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Volume 26 No. 203
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George Bodenheimer Reflects His 30-Plus Years Working At ESPN

Speaking at the ’18 Learfield Intercollegiate Athletics Forum, ESPN Exec Chair George Bodenheimer focused on how he helped build and instill corporate culture at the all-sports network, where he worked for more than 30 years. “Mission is really important, regardless of your organization,” Bodenheimer said. “It’s the North Star for your employees; why you come to work every day. In ESPN’s case, it was to serve sports fans. That was the prism within which we put every business proposal. That’s critical for any organization.” Bodenheimer offered an example of how that culture influenced big decisions. In the formative days of HDTV, some in ESPN senior management wanted to delay adoption because of competing HD formats and other concerns. The simple solution was that having a better (HD) picture served sports fans. Accordingly, “we probably had a several-year advantage on our competition by launching high-definition first,” Bodenheimer said. “There was no business model and the whole industry was in a quandary. But ESPN decided to move, solely based on that mission statement. It was a better experience for fans.”

KNOWING WHAT IS IMPORTANT: Bodenheimer recalled his first corporate-wide town hall meeting after becoming president at ESPN. He had prepped for hours on business issues and was ready to discuss topics as arcane as subscriber growth in India. The employees, though, asked about the use of styrofoam cups in the cafeteria, insufficient lighting in parking lots, expanding the hours of the company workout center and the need for on-site day care. “That was one of my most valuable corporate comeuppance lessons,” Bodenheimer said. “It taught me on my very first week as president to pay attention to what’s important to your people. You better have all the business qualifications and be a good negotiator. Beyond that, you’d better pay attention to what’s important to your people. Show your people you care about them and that’s when they will go through walls for you.”

TOUGHER THAN THE REST: Asked to name the toughest negotiators during his years, Bodenheimer cited two former commissioners: the NBA’s David Stern and the PGA Tour's Tim Finchem. “I never saw anybody more prepared (than Stern),” Bodenheimer said. “He was tenacious. Negotiations are all about leverage. When you have it, you need to leave a little bit on the table. When you don’t, you make the best deal you can.”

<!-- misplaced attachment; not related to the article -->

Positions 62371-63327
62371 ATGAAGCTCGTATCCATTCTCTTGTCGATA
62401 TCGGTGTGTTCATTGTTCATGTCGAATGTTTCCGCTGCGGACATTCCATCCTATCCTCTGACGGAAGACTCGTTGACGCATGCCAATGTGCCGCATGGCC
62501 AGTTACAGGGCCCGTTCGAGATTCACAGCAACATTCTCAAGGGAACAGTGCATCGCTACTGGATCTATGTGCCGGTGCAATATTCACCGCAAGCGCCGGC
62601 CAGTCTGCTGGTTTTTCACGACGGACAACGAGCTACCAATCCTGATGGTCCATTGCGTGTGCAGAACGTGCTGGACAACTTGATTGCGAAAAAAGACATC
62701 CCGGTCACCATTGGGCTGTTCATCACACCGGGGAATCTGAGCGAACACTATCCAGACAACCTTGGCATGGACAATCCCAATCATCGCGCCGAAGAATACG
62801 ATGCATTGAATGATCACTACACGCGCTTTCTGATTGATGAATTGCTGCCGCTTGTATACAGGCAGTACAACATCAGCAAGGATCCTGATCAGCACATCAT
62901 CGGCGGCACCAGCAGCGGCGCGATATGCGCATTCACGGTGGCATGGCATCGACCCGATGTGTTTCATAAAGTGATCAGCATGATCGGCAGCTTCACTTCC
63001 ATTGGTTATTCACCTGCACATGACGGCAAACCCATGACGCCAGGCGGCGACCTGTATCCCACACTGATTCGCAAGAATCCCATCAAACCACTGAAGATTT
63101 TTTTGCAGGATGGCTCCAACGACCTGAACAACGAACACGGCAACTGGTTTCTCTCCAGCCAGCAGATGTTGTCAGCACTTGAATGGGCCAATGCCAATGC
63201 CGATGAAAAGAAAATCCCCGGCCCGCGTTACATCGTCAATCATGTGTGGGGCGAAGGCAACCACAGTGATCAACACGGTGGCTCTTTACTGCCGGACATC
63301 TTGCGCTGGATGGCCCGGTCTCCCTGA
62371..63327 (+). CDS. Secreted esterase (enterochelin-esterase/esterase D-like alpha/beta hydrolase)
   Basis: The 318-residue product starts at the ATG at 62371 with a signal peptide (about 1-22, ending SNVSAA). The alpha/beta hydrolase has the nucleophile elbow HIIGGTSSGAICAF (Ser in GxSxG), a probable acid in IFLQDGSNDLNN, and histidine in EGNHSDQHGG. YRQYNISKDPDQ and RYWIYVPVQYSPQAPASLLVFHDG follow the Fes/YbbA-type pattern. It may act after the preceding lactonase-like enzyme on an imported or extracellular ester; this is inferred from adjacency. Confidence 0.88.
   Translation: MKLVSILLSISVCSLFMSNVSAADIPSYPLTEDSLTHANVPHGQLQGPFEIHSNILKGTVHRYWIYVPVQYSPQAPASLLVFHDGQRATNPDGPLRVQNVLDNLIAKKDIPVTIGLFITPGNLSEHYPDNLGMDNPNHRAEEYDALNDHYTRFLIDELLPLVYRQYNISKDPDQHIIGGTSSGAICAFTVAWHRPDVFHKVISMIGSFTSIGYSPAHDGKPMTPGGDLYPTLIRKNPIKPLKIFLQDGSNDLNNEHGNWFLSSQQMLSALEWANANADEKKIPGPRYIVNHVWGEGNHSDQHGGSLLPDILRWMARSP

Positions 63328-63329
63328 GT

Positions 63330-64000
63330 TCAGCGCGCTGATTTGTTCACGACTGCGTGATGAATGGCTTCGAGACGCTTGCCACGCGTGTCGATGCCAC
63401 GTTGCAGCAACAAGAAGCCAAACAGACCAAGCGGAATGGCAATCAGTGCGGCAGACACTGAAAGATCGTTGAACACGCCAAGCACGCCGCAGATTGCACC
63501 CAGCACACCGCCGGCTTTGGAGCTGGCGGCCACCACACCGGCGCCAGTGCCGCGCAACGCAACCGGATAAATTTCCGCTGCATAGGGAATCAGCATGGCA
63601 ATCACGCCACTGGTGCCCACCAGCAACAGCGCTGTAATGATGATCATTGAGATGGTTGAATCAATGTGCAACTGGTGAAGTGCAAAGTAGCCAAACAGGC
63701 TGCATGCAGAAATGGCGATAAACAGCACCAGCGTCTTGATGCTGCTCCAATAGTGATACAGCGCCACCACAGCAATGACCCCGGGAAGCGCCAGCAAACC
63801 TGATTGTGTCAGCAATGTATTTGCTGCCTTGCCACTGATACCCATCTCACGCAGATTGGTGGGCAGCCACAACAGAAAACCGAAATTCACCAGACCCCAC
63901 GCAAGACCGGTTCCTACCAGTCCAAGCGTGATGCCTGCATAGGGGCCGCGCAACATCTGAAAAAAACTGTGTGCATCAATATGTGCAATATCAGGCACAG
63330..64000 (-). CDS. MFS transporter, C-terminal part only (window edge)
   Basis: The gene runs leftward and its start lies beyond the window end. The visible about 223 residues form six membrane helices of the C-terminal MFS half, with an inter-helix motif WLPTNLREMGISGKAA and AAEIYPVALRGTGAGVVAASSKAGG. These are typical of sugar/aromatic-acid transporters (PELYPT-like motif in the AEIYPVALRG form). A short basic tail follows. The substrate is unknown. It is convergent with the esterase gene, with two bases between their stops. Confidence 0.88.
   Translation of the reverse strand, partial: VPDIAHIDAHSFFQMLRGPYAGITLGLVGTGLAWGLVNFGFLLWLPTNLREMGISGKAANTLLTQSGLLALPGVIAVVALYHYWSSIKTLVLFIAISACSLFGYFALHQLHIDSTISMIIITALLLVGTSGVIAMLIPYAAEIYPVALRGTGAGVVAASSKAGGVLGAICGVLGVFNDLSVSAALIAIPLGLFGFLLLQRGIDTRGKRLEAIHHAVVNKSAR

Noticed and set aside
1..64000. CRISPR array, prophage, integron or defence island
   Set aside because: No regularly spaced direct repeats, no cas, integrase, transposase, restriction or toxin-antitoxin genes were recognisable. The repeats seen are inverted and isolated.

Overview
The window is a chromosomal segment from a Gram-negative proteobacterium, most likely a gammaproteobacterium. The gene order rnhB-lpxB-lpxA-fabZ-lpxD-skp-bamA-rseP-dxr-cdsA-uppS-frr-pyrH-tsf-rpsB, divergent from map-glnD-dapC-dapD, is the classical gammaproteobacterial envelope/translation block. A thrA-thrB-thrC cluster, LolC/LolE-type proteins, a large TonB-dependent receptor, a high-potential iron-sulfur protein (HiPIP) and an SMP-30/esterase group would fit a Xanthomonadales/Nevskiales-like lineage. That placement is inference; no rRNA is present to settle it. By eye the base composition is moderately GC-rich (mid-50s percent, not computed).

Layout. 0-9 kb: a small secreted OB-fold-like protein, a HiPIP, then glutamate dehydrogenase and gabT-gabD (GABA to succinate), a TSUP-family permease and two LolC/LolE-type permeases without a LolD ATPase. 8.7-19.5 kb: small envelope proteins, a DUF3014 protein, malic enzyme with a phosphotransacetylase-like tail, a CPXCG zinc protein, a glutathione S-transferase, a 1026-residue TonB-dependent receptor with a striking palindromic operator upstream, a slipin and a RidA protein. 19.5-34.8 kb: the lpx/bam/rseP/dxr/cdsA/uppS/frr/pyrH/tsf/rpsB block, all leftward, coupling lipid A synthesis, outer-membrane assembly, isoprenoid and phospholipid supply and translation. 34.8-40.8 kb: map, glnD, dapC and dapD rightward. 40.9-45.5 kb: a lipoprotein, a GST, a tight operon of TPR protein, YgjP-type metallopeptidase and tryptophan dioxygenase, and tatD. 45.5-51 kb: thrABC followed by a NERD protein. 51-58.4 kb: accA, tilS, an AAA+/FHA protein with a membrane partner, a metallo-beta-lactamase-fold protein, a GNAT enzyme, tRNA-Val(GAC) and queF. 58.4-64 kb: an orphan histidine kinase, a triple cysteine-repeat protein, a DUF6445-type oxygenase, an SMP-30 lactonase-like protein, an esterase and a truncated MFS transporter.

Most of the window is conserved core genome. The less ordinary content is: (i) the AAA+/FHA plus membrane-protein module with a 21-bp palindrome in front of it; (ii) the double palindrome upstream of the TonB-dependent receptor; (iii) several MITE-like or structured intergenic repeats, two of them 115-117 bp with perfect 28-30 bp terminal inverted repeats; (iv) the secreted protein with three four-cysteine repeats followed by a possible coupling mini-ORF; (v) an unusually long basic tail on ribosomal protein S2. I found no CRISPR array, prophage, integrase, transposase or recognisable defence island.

• On the role of colleges in ESPN’s growth: “If it wasn’t for the contract that (ESPN founder) Bill Rasmussen did with (former NCAA Executive Director) Walter Byers, there may not have been an ESPN. There was no live college football, but it was for 400 to 500 events a year. College sports were our backbone.”
  • On the changing media landscape: “The challenges today are significant. Distribution is down; costs are up. Viewing habits are changing and new competitors have plenty of money. But there’s never been a better time to be a sports fan. If you think about what you have access to on whatever device you want, its all there. To me, that looks like an opportunity to serve fans.”
  • On looking everywhere for ideas: “One of my favorite expressions from 13 years as president was, ‘Don’t wait for a memo from the corner office.’ My ideas are no better than any of yours at any level of the company. I wanted ideas from every level.”
  • On taking risks: “You could make a mistake, as long as it was an honest mistake. That was one of the most powerful pieces of advice I ever got. I want you to make mistakes. If you’re not trying to launch a 3D network, a consumer products business or a sports bar with the most expensive real estate in the world (NYC), you aren’t trying hard enough. Those were all mistakes, but they were honest mistakes. You don’t kill people who make mistakes. You encourage them. That’s a big part of what culture means to me.”
  • On the failure of mobile ESPN in '06: “One of the things I’m proudest of is how fast we killed that business. Fast forward 20 years later, the ESPN app is No. 1 in sports. That first-inning mistake was a foundation.”